This lesson focuses on the first step in creating a computer network: laying the foundation upon which your network will be built. The decisions that you make now can make life easier for you or come back to haunt you. In this lesson, we explore the decisions and steps that you need to take to design a functional network.
After this lesson, you will be able to:
- Determine the type of network that best fits a company's needs.
- Choose the appropriate media and hardware with which to construct a successful network.
Estimated lesson time: 35 minutes
A company that manufactures custom-made bicycles has asked you to install an economical computer network that will bring it up-to-date in communication technology and be flexible enough to allow for future expansion.
The company's network goals are to:
Table 8.1 provides background information about the bicycle company.
Table 8.1 Background Information on Bicycle Company
|Number of employees||23|
|Facility||Single-story building: 245 square meters (2625 square feet)|
|Current number of computers||Five personal computers, distributed as follows: |
Managing Director: Pentium III 400 MHz
Accounting Dept.: 486/200 MHz
Sales Dept.: 486/200
Shipping Dept.: 286/25
Product Design Group: Pentium II 300
|Operating systems||Managing Director and Product Design Group: Windows 98|
Accounting and Sales Depts.: Windows 95
Shipping Dept.: MS-DOS 5.0
|Peripheral equipment||The Managing Director has a modem, Internet connection, and a color ink jet printer.|
The Design Dept. has an old laser printer. The Accounting and Sales Depts. share a second old laser printer on a switch box.
The Shipping Dept. has a dot matrix printer.
Figure 8.1 illustrates the layout of the bicycle company, including public areas, department offices, and manufacturing facilities.
Figure 8.1 Facility layout of bicycle company
Throughout the lessons in this chapter, we will build, maintain, and expand this hypothetical computer network. As we work through the lessons, we will discuss various applications and choose those best suited for the needs of our fictional bicycle company. Keep in mind that the choices we make are based on the requirements of this hypothetical company and will not address every company's networking situation and needs.
The first decision we need to make for this new network is whether it should be a peer-to-peer or a server-based network. The factors we need to examine include the:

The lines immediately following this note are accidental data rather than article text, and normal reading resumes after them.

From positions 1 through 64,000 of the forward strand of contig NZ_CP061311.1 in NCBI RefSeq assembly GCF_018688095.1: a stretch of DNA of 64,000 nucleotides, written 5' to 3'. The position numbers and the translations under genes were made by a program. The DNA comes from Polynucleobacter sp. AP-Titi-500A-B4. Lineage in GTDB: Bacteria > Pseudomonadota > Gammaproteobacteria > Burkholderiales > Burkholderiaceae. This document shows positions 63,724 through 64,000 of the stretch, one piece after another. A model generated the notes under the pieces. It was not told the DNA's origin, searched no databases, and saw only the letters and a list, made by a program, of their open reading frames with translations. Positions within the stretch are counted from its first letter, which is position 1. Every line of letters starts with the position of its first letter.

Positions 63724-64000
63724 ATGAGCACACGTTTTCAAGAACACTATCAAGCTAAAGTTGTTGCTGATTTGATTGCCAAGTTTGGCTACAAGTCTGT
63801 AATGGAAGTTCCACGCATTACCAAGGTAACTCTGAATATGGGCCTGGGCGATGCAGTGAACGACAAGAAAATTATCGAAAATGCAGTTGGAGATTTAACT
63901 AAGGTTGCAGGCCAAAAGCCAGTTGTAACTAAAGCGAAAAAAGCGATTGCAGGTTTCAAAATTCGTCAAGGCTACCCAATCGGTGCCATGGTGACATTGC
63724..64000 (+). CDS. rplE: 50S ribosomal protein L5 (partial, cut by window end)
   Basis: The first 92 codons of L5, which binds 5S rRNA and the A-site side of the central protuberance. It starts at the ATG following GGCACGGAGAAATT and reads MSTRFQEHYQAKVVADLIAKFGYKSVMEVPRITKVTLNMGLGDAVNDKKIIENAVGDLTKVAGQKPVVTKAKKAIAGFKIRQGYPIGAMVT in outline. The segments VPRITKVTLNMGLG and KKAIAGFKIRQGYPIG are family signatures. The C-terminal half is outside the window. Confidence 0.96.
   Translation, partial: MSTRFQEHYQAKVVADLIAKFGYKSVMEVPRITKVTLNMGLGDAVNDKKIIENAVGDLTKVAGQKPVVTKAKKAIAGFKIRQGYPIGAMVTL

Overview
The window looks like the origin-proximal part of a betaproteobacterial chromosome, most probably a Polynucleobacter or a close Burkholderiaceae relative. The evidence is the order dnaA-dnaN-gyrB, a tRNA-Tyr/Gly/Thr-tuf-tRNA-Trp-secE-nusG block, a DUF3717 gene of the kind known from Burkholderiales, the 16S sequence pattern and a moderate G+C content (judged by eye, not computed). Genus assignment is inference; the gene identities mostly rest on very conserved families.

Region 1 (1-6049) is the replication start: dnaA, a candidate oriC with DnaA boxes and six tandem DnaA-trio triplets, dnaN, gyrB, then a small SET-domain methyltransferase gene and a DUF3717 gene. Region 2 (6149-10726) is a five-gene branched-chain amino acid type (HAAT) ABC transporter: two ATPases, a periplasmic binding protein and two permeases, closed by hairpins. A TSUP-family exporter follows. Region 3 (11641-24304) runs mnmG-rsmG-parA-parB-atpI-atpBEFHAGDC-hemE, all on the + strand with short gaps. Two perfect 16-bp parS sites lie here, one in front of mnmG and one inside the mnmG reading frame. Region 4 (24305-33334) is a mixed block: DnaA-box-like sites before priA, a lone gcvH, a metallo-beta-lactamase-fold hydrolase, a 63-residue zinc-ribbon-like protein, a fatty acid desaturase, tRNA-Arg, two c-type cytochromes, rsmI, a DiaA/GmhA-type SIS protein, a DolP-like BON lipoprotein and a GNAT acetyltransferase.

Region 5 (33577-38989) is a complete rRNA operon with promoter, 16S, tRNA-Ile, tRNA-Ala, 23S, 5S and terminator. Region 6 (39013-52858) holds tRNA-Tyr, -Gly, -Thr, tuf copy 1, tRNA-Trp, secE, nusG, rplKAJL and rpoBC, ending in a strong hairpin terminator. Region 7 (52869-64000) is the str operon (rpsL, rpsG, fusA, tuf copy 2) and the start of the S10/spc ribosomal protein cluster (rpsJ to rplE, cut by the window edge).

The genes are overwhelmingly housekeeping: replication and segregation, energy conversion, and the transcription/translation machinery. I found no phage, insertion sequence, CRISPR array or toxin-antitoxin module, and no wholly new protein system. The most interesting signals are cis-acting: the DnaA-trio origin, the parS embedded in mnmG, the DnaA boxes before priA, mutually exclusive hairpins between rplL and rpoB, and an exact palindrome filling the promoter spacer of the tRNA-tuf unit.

In a peer-to-peer network, all users on the network are equal. Each will have equal access to all other computers on the network, provided the owner of the computer has shared that resource with the network. In a small network or business, this "one for all and all for one" system often works well.
Often, in a small business, no individual is able to devote full-time attention to administering the network. This brings another advantage of peer-to-peer networks to light. Here, responsibility for running the network is distributed to everyone, and users determine which information or resources on their computers will be shared.
While the peer-to-peer network option looks like a good choice for our bicycle company, it has some drawbacks that must be considered. For example, imagine a user on the network who has the laser printer attached to her computer. If she turns off her computer and leaves the office, no one else will be able to use the printer. If Computer A freezes or is rebooted while Computer B is trying to use a resource, Computer B will be disconnected. To summarize, usually, in a peer-to-peer scenario, no system administrator is designated, security precautions are few, and each user is responsible for his or her own data.
Another down side of the peer-to-peer network is its limited performance. If another user is accessing the resources on your computer, that user will also be using processor time on your computer. Therefore, regardless of how fast your computer's processor is or how much memory you have, the performance of your computer will slow down when someone else is drawing on its resources.
Even with these drawbacks, a peer-to-peer network might still appear to be a good choice for our network. However, we should also consider the advantages of using a server-based network before we make our decision. On a server-based network, resources are usually centralized. For example, one server manages all the printers, and another server manages all the files. Because servers are rarely turned off, resources will always be available. Server-based networks are also scalable. This means that their size can be easily adjusted to respond to changes in the load on the network.
Server-based networks are also more secure than peer-to-peer networks. With a peer-to-peer network, all resources are shared equally across the network. If the Accounting Department shares the directory that contains the salary files so that the Managing Director can access them, everyone else on the network can also access these files. On the other hand, server-based networks allow for the creation of accounts and permissions that provide for further security. For example, a server-based network can share individual files within a directory without making the directory itself available to everyone on the network.
As it grows, a server-based network can be segregated according to organizational needs. For example, one server might be designated for the Accounting Department and another server designated for the Sales Department. Should our bicycle company's network requirements reach this level, we will need to consider using a network that supports file-level sharing and user groups with shared rights to network resources.